Economics 101 & Public Square

The Early Church: In Poverty or Riches?

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Ed. Note: This post has been adapted from its original form. Read the full paper here.

We’re exploring the claim that Acts 2-5 mandates socialism for Christians. The early believers exhibited extraordinary generosity. However, they did not sell all their posessions.

It may seem that the following phrases mean that the community in Acts 2-5 sold everything and had a common pot of resources:

  • “All the believers were together and had everything in common” (Acts 2:44).
  • “They sold property and possessions…” (Acts 2:45).
  • “No one claimed that any of their possessions was their own, but they shared everything they had” (Acts 4:32).

However, the context of these verses immediately qualifies these general statements. The believers continued to live and meet in their own homes.

Craig Blomberg says in his study Neither Poverty nor Riches,

Verses 34-47 are dominated by highly marked imperfect tense verbs, where as one normally expects aorists [once-for-all-actions] in historical narrative. There is no once-for-all divestiture of property in view here, but periodic acts of charity as needs arose.

This is even clearer in Acts 4-5. In the NIV translation of Acts 4:34b-35, it says:

From time to time, those who owned land or houses sold them, brought the money from the sales, and put it at the apostles’ feet.

Blomberg comments:

The periodic selling of property confirms our interpretation of Acts 2:44 above. This was not a one-time divestiture of all one’s posessions. The theme ‘according to need’ reappears, too. Interestingly, what does not appear in this paragraph is any statement of complete equality among believers. Presumably, there was quite a spectrum, ranging from those who still held property which they had not sold…all the way to those who were still living at a very basic level.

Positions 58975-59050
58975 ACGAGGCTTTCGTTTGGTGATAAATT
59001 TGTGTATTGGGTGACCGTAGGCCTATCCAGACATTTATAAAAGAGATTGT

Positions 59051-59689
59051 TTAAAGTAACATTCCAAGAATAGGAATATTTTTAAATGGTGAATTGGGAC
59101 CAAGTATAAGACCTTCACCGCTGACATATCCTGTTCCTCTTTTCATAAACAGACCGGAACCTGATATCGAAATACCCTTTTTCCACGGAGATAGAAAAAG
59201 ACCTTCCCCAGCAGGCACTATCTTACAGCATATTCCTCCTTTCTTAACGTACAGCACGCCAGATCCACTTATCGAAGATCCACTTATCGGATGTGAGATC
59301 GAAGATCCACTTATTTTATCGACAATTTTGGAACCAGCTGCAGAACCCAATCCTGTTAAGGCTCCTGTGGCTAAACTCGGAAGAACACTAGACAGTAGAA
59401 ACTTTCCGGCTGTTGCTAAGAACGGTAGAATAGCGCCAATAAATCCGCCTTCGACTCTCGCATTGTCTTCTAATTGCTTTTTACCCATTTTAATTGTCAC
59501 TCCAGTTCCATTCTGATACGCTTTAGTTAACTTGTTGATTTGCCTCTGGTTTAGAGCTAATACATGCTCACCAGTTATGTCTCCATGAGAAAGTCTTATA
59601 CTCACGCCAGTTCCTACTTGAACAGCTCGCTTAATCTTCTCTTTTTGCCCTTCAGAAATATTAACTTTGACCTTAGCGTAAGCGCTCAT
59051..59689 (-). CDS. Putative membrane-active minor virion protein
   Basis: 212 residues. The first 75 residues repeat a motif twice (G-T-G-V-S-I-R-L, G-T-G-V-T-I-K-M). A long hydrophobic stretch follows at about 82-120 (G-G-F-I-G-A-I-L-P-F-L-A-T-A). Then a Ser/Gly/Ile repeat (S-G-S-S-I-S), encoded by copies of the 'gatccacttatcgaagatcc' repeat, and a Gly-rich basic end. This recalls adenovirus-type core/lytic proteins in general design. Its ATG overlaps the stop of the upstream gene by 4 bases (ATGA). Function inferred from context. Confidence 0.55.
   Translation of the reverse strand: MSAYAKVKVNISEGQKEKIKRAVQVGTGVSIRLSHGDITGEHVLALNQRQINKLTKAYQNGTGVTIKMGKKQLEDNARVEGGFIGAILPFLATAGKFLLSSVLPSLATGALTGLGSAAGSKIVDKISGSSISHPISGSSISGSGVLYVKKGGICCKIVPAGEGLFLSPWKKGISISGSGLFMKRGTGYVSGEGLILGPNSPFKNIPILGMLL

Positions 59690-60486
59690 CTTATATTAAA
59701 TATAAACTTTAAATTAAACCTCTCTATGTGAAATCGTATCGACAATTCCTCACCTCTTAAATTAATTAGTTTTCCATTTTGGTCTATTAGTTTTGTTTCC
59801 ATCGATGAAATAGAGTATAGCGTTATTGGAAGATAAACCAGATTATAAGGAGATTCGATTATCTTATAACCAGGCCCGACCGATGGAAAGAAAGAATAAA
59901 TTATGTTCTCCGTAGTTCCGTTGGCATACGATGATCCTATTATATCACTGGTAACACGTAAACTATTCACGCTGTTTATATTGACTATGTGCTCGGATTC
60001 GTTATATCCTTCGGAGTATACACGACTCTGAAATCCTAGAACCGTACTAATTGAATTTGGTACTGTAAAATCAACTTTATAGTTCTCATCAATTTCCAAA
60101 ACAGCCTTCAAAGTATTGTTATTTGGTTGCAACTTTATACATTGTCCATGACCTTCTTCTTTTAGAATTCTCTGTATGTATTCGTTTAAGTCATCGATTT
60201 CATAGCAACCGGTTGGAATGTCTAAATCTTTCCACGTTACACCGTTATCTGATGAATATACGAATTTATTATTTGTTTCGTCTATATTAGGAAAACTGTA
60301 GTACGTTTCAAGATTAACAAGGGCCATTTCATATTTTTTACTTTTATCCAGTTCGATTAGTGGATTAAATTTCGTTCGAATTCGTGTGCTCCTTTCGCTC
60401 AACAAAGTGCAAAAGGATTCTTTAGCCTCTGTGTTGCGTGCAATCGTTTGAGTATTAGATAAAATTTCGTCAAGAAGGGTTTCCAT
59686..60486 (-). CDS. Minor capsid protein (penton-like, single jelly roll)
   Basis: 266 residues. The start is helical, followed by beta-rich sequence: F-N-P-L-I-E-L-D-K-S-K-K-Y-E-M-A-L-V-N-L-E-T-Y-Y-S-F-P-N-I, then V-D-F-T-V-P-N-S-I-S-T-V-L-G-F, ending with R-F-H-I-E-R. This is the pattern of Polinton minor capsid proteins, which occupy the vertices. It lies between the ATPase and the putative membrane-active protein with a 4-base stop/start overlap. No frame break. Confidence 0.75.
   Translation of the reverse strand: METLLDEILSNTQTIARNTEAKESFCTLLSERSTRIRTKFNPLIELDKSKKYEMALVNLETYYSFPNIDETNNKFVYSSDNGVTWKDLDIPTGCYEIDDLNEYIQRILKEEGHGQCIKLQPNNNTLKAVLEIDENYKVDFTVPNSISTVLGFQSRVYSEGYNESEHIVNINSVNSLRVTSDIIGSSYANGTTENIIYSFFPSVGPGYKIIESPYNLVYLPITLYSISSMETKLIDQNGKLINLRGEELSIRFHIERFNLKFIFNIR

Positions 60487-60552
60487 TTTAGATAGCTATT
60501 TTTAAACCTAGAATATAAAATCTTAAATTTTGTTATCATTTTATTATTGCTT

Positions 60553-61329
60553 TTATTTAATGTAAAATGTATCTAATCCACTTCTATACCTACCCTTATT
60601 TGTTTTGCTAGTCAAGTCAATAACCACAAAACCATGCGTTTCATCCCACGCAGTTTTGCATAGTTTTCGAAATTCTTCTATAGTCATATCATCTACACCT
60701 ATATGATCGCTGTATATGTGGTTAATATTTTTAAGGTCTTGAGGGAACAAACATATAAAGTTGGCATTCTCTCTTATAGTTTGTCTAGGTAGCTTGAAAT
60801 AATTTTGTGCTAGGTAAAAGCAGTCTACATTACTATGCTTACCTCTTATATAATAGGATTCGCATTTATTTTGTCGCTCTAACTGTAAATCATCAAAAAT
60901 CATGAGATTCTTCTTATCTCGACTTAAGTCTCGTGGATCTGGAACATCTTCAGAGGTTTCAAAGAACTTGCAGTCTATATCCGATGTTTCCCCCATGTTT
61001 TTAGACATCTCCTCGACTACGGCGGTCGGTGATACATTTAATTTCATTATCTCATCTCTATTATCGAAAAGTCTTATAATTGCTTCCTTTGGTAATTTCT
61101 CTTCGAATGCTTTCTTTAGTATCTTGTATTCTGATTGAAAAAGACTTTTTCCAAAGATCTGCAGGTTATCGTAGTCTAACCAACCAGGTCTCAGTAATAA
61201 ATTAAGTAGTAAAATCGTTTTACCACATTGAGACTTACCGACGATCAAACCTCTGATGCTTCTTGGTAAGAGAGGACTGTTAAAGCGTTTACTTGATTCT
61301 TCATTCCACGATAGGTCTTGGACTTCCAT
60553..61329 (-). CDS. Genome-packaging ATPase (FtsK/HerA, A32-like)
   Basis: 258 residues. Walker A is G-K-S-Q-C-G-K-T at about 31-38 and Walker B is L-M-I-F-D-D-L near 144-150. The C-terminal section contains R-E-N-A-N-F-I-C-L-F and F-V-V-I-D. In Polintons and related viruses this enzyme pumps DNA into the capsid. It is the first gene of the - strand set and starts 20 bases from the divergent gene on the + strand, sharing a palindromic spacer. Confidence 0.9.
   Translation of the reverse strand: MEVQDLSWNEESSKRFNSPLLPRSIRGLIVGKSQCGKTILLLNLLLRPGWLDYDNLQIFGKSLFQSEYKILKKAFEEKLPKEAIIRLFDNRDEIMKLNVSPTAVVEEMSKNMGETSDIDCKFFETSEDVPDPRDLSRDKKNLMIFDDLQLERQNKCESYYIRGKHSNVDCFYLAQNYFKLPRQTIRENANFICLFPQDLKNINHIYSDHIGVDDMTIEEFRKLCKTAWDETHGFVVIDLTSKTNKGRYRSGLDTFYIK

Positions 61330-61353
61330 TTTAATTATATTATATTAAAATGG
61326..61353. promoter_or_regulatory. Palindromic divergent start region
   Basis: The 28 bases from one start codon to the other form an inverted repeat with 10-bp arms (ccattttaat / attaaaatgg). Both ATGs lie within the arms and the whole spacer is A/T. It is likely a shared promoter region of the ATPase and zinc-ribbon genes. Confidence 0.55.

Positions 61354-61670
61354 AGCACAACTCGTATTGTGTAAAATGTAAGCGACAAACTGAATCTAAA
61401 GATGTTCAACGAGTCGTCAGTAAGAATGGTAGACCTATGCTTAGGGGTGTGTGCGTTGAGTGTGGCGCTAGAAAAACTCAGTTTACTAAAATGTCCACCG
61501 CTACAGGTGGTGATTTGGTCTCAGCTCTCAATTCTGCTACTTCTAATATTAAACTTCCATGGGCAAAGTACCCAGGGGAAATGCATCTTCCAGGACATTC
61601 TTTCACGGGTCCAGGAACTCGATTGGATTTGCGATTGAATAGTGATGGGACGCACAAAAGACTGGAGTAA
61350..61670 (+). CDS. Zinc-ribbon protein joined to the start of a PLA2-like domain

Note the positive example of Barnabas in Acts 4. Barnabas “owned a tract of land, sold it, and brought the money and laid it at the apostles’ feet” (Acts 4:36-37).

The text does not say that this giving comprised all his posessions, or that it was the only tract of land he owned. It provides a positive example of what was going on in Acts 2-5. When Barnabas saw there were needs he could meet, he was generous with what he owned. Some have speculated that he was the first person of substantial wealth to donate to the cause.

Then we have the negative example of Ananias and Sapphira in Acts 5. Ananias sold a piece of property, similar to Barnabas. With his wife’s knowledge, he kept part of the proceeds for himself.

The problem with this was not that he had not sold all their possessions. Nor was it that he did not give all the proceeds to the apostles. The problem was that Ananias lied about his actions.

Ananias and Sapphira pretended to be more generous than they were. The problem, as Peter points out, was that Ananias had “lied to the Holy Spirit” (Acts 5:3).

So there is good reason to believe that the early believers did not sell all they owned. They were generous. They sold part of their possessions and gave the proceeds to the apostles for distribution.

But even if we, for the sake of argument, grant that all believers sold all their posessions and redistributed them among the community, does that prove socialism or communism is Biblical?

No. There would have been state-coerced taking of property and forced distribution of it. In Acts 2-5, the state is not the one selling or giving property to those who had need.

Tomorrow we’ll look into whether or not the early Christians’ acts of sharing were totally voluntary.

What do you think? Do you think the early believers really did sell all they owned? Does this prove socialism is Biblical? Leave your comments here.  

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